These seven Hingham boys posed with three bicycles are witnessing the birth of modern cycling. Behind them are two older bicycles—so-called “high wheelers” or “penny farthings” (the latter nickname descriptive of the relative sizes of the two wheels). High-wheelers originated in England and became popular in the United States in the early 1880s. As this photo lets us see clearly, these early bicycles had a “direct drive” mechanism, that is, the pedals attach directly to the wheel, so that the cyclist’s motion turns the wheel directly. Enlarging the front wheel, therefore, was the only way to make the bicycles go faster–and this is what happened. Front wheels often five feet in diameter, with the cyclist perched directly over the wheel, meant an increased risk of the cyclist pitching headfirst from the front of his bike. Cycling in the era of the high wheelers was a sport for athletic young men.

By the early 1890s, however, “safety bicycles”—like the one lying on the ground in front of the boys—had been introduced and quickly grown in popularity. With two wheels of equal size and pedals connected to a chain that propelled the rear wheel, this direct ancestor of our modern bicycles had a lower center of gravity and was easier to ride. With these technological advances—and the pneumatic tires which smoothed out the ride, bicycling became a very popular past time, with men, women, and children all participating.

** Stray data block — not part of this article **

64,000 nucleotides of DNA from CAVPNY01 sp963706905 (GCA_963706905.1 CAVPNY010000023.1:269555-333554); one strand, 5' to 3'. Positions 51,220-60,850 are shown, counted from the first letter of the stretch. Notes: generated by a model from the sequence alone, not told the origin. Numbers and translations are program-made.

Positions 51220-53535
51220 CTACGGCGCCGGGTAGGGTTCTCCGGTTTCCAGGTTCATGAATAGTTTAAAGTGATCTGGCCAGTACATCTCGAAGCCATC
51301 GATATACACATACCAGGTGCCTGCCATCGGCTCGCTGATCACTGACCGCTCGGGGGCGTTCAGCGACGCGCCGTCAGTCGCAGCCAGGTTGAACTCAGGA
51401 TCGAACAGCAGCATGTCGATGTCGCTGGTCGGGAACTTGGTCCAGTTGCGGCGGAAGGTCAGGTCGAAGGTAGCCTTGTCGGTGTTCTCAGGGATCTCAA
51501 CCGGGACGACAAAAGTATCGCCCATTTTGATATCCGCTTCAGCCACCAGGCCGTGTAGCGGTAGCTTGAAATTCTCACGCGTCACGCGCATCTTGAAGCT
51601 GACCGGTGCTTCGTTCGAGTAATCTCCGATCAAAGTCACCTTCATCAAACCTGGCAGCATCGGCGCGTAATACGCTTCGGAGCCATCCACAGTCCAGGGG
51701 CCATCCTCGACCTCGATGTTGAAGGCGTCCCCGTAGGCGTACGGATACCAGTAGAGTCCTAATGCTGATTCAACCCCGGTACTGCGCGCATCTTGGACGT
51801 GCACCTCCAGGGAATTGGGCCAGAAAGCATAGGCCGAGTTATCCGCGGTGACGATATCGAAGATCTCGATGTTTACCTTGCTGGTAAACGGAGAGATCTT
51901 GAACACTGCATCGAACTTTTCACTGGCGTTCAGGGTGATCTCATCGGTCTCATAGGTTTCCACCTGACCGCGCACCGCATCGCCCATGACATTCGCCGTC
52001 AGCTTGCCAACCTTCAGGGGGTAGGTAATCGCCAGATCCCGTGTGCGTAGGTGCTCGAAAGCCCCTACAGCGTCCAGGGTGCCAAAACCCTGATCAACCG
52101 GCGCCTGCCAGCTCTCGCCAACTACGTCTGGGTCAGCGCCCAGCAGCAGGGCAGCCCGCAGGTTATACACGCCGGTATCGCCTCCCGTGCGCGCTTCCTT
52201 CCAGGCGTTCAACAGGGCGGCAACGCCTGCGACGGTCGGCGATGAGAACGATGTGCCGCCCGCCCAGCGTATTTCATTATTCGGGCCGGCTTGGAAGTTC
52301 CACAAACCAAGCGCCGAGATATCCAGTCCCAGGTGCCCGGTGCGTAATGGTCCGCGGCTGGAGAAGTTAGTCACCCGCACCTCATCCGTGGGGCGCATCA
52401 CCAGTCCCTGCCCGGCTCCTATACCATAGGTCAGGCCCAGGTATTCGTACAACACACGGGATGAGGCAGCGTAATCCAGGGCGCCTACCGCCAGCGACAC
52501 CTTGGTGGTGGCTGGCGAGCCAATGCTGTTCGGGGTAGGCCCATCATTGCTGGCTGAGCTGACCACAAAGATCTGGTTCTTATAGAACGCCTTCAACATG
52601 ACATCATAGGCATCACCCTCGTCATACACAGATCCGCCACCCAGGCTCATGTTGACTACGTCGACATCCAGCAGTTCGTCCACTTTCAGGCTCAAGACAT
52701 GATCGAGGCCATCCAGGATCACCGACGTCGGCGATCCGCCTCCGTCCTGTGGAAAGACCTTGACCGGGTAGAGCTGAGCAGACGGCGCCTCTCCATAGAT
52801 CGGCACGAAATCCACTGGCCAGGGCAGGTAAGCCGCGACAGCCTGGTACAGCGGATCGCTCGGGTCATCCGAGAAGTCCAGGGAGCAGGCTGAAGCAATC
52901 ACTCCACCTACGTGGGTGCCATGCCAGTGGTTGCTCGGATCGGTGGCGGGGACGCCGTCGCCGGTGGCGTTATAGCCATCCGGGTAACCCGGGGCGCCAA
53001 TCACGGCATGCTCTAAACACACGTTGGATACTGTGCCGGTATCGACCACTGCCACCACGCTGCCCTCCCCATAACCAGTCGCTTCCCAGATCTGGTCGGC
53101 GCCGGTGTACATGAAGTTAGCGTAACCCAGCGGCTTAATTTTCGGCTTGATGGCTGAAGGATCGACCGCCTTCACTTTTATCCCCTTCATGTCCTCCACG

Derby Day, Then and Now

Old Derby Academy, see from the North.  Postcard collection at the Hingham historical Society

Old Derby Academy.  (Hingham Historical Society)

Hingham residents know to watch for the early June procession through Hingham Square that kicks off Derby Academy’s graduation ceremonies. Boys in chapel dress and girls in white dresses march from the current Derby campus on Burditt Avenue down Fearing Road to New North Church, where the day’s ceremonies are conducted.  This tradition is almost as old as the Academy itself. Ever since the New North meetinghouse was erected in 1806, at least part of Derby’s end-of-year ceremonies have taken place in it.

Of course, the walk wasn’t always so long: when Old Derby Academy was the schoolhouse (from 1818 until the 1960s), the procession started on Main Street in Hingham Square.

New North Church, Hingham

New North Church. (Hingham Historical Society)